"The Court acknowledges," Kennedy wrote, "the Fair Housing Act’s continuing role in moving the Nation toward a more integrated society."
He cautioned, though, that "disparate impact" claims don’t simply arise any time statistical disparities appear along racial lines in housing. It must be clear that housing policies caused that disparity, and that those policies don’t serve another valid goal.
The decision upholds a legal strategy that civil rights groups and the federal government have used for four decades to fight lending practices, local housing policies and zoning laws that have had the effect of limiting housing options available to minorities. Lower courts have repeatedly agreed that the Fair Housing Act allows such "disparate impact" claims, but the Supreme Court had not weighed in on the question until now.
As overt racial discrimination has receded from the housing market, civil rights lawyers and housing advocates have argued that "disparate impact" claims are vital to dismantling policies and practices that sound like they have little to do with race at all, such as zoning laws that bar multi-family apartment construction in wealthier white suburbs. If the Supreme Court had ruled that such claims couldn't be made under the Fair Housing Act, civil rights groups argued that the landmark civil rights law would have lost much of its power.
"This really is the most we possibly could have hoped for," said Betsy Julian, the president of the Inclusive Communities Project, the Texas nonprofit that brought the case. "We’re thrilled that 'disparate impact' as a principle was upheld. We're also particularly gratified that the court appreciated that we are not a post-racial society when it comes to housing and that we have a ways to go."
The ruling is a defeat for banks and developers who countered that the fear of disparate impact lawsuits might discourage them from trying to build affordable housing. Critics have also argued that "disparate impact" claims unfairly impugn the motives of banks, communities and developers who never intended to discriminate.
In his dissent, Justice Samuel A. Alito Jr. warned that the court “makes a serious mistake” in giving meaning to the Fair Housing Act that Congress never intended when it passed the law.
The case arose from a lawsuit filed by the Inclusive Communities Project against the Texas Department of Housing and Community Affairs over how it distributes tax credits for low-income housing. ICP argued that the state's formula effectively ensured that low-income housing was primarily built in poor, minority neighborhoods, and seldom placed in white suburban ones. As a result, poorer, minority families in need of affordable housing had little option but to live in impoverished communities without access to good schools, jobs or opportunity.
"This is going to open up this issue all over the country," said Myron Orfield, a law professor at the University of Minnesota. "The things that are happening in Texas are happening in every city in the Untied States. They’re all evading civil rights law by concentrating affordable housing in segregated neighborhoods, thus perpetuating segregation — which Justice Kennedy said they cannot do today."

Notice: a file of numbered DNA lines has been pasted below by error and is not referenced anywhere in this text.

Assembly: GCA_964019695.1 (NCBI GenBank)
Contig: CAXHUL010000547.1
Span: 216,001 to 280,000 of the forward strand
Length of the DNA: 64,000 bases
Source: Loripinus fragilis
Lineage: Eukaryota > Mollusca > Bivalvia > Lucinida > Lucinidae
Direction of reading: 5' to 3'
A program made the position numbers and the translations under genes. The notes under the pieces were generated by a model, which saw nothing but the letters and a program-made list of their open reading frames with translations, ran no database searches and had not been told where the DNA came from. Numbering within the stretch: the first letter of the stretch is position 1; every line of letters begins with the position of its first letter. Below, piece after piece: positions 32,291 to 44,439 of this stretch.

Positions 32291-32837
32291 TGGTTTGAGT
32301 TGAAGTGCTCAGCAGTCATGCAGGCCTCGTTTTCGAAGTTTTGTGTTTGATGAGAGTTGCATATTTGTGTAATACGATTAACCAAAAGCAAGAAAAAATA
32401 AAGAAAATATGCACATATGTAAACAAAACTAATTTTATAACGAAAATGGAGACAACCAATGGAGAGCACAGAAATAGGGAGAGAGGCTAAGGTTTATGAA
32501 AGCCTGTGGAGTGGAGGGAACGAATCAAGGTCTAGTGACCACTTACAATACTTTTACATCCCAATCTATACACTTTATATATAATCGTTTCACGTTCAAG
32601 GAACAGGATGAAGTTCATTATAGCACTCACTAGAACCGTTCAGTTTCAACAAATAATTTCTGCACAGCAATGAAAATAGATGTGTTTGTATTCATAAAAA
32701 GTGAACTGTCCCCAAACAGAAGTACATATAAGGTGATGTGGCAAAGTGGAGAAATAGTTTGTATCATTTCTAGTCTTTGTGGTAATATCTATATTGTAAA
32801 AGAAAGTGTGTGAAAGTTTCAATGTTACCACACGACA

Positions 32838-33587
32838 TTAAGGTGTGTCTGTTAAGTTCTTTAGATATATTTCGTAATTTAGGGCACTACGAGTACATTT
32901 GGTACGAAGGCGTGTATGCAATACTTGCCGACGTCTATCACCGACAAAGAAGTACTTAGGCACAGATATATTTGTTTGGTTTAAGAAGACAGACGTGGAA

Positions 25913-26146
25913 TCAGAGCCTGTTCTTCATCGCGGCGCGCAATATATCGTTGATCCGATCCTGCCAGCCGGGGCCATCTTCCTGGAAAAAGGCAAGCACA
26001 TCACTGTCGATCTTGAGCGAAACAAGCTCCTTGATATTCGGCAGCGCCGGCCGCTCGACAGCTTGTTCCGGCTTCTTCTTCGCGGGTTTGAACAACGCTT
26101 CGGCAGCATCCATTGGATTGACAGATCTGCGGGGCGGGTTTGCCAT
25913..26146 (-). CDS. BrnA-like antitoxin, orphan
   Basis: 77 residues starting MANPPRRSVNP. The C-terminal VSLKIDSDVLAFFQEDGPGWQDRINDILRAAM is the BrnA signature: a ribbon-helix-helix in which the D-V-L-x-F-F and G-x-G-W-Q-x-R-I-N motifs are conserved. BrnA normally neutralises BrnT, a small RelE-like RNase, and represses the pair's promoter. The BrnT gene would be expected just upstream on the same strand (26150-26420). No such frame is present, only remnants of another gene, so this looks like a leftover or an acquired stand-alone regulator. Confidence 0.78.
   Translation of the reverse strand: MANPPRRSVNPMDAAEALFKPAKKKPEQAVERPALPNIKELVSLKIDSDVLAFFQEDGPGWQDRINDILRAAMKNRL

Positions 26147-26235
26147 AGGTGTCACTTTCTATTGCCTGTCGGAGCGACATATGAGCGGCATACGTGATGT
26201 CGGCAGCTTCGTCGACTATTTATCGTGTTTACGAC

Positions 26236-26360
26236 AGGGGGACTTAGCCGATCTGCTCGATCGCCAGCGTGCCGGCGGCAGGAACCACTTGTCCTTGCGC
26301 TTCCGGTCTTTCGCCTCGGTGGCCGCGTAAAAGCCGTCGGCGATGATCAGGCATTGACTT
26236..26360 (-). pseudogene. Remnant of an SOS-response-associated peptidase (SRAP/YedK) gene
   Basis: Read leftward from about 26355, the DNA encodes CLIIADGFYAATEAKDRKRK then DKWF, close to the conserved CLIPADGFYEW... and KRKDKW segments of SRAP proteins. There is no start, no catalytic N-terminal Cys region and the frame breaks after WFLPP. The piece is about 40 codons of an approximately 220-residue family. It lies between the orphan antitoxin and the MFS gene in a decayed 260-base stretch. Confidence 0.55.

While the Texas case was winding its way through the courts, the Department of Housing and Urban Development, which is charged with enforcing the Fair Housing Act, issued a rule in 2013 explicitly interpreting the law to cover disparate impact claims. HUD Secretary Julian Castro in a statement Thursday called the ruling "another important step in the long march toward fulfilling one of our nation’s founding ideals: equal opportunity for all Americans."
The White House, in a separate statement, said the decision "reflects the reality that discrimination often operates not just out in the open, but in more hidden forms," such as predatory lending and exclusionary zoning.
The decision was expected to be a close one. The Supreme Court had twice previously tried to take up "disparate impact" cases to resolve the question, despite the agreement among lower courts. But both earlier cases settled before they reached the high court, to the relief of civil rights groups and administration officials who feared conservative justices were searching for a case to weaken the law.
The court's four liberals sided in the case with Kennedy, while Alito was joined in his dissent by Antonin Scalia and John G. Roberts Jr. Clarence Thomas wrote a separate dissent.
In his rebuttal, Thomas wrote that racial imbalances don't always disfavor minorities, pointing to instances in which minorities have dominated certain industries.
"And in our own country, for roughly a quarter-century now, over 70 percent of National Basketball Association players have been black," Thomas wrote. "To presume that these and all other measurable disparities are products of racial discrimination is to ignore the complexities of human existence."